Identical to: ENGR 436, ENTR 436
Usually offered: Fall

CHEE 437: Surface Science (3 units)
Fundamental material, electrical and chemical properties of solid metal, semiconductor, insulator and organic surfaces applied to selected gas-solid surface chemical reactions important in semiconductor processing and heterogeneous catalysis. This course is designed to introduce students to the chemistry and physics of solid surfaces and interfaces with an emphasis on the gas-solid interface. First half of the course is devoted to learning the fundamental material, electrical and chemical properties of solid surfaces. Second half covers applying these fundamentals to topics in chemical catalysis and integrated circuit manufacture.
Prerequisite: Senior or graduate-level standing in chemistry, physics or engineering.
Identical to: CHEM 437, MSE 437
Usually offered: Spring

CHEE 442: Chemical Engineering Design Principles (3 units)
Syllabus (PDF)
Preliminary economic, environmental, safety and design principles associated with chemical process equipment.
Prerequisites: CHEE 303, CHEE 326; concurrent registration, CHEE 420.
Usually offered: Fall

CHEE 443 - Chemical Engineering Plant Design (3 units)
Design project from scoping and process selection through material and energy balances, equipment design and sizing, safety and environmental consideration to economic analysis of capital cost and operating expense.
Prerequisites: CHEE 420, CHEE 442
Usually offered: Spring

CHEE 471/571: Rheology: Principles and Applications (3 units)
Fundamental principles of rheological behavior of materials. Non-Newtonian viscous behavior. Application of non-Newtonian fluid mechanics. Viscoelasticity. Relation between microscope structure and behavior; polymer solutions, slurries, and colloidal systems. Graduate-level requirements include use of increased experience in terms of knowledge of mathematical techniques applied to transport and phenomena problems.
Prerequisite: Undergraduate-level fluid mechanics.
Usually offered: Spring

CHEE 473/573: Biodegradation of Hazardous Organic Compounds (3 units)
Basic principles of microbiology in relation to bioremediation of contaminated sites. Covers current research in bioremediation and solution of common problems in bioremediation.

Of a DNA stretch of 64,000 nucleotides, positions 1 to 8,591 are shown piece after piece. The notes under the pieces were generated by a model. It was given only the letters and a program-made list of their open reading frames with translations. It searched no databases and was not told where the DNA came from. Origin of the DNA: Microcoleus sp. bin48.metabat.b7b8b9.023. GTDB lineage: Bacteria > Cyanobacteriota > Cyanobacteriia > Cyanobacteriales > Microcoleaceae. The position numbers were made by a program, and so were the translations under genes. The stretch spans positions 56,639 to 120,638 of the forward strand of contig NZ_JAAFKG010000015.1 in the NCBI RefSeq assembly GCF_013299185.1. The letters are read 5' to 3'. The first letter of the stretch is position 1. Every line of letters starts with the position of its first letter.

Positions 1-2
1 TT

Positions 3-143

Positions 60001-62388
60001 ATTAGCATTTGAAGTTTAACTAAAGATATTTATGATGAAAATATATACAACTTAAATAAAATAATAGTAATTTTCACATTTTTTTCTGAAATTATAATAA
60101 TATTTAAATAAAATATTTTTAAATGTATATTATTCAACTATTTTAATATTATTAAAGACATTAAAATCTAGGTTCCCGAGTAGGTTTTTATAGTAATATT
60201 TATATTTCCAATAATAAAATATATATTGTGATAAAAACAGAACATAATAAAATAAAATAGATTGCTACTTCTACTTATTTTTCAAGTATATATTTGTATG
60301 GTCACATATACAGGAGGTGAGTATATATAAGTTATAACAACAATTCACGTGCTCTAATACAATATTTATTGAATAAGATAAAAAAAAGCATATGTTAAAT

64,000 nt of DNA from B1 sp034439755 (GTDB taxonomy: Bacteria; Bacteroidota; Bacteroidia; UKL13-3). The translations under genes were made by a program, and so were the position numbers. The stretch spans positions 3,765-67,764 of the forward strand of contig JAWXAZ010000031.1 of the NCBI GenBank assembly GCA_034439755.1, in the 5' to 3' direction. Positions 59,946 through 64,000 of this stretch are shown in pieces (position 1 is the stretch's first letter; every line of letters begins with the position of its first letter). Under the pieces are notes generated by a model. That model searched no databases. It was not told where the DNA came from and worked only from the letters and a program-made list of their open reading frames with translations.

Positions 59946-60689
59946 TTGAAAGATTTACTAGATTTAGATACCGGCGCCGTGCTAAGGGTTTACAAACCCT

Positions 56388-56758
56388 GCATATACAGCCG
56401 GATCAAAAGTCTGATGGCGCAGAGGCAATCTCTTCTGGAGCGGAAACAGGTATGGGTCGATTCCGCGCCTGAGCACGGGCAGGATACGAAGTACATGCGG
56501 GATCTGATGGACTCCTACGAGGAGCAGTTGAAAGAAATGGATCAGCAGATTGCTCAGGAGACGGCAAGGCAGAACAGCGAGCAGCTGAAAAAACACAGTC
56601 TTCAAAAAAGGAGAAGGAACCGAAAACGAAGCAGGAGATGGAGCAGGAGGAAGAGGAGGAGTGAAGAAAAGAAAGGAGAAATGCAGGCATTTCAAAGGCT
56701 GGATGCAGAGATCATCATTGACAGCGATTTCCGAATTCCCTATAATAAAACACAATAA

Identical to: CE 473/573
Usually offered: Spring

CHEE 474/574: Fate and Transport Processes in Environmental Engineering (3 units)
Processes affecting mass transfer and transformation in natural and engineered environmental systems. Process modeling using reactor models. Mass transfer kinetics and equilibrium. Mass and energy balances.
Prerequisites: MATH 223 and MATH 254
Usually offered: Spring

CHEE 476A/576A: Water Treatment System Design (3 units)
Syllbus (PDF)
Application of theory and engineering experience to design of unit operations for production of potable water. Covers water regulations, conventional treatment technologies and selected advance treatment topics. Graduate-level requirements include a research paper.
Identical to: CE 476A/576A
Usually offered: Fall

CHEE 476B/576B: Wastewater Treatment Design System (3 Units)
Application of theory and engineering experience to design of unit operations for treatment of wastewater. Covers water regulations, conventional treatment technologies and selected advanced treatment topics. Graduate-level requirements include additional homework problems, course paper, and additional exam questions.
Identical to: CE 476B
Usually offered: Spring

CHEE 477R/577R: Microbiology for Engineers (3 units)
Syllabus (PDF)
Principles of microbiology, including physiology, metabolism, genetics and ecology. Explores fundamental microbial processes and their environmental significance and application in environmental engineering. Lab is associated with lecture course to provide laboratory skills in basic and applied microbiology. Graduate-level requirements include oral reports.
Usually offered: Fall

CHEE 478/578: Introduction to Hazardous Waste Management (3 units)
Syllabus (PDF)
Management, planning, legal and engineering aspects of liquid and solid hazardous waste treatment and disposal. Graduate-level requirements include report on an in-depth review of interdisciplinary aspects of an existing project (with a non-UA engineer).
Identical to: CE 478/578
Usually offered: Spring

CHEE 480/580: Advanced Topics in Environmental Engineering (3 units)
Current developments in environmental engineering research and technology; provides final bridge to the lifelong learning process.
Prerequisites: CHEE 400R, CHEE 477R, CHEE 476A, CHEE 476B, or instructor approval
Usually offered: Spring

CHEE 481A/581A: Engineering of Biological Processes (3 units)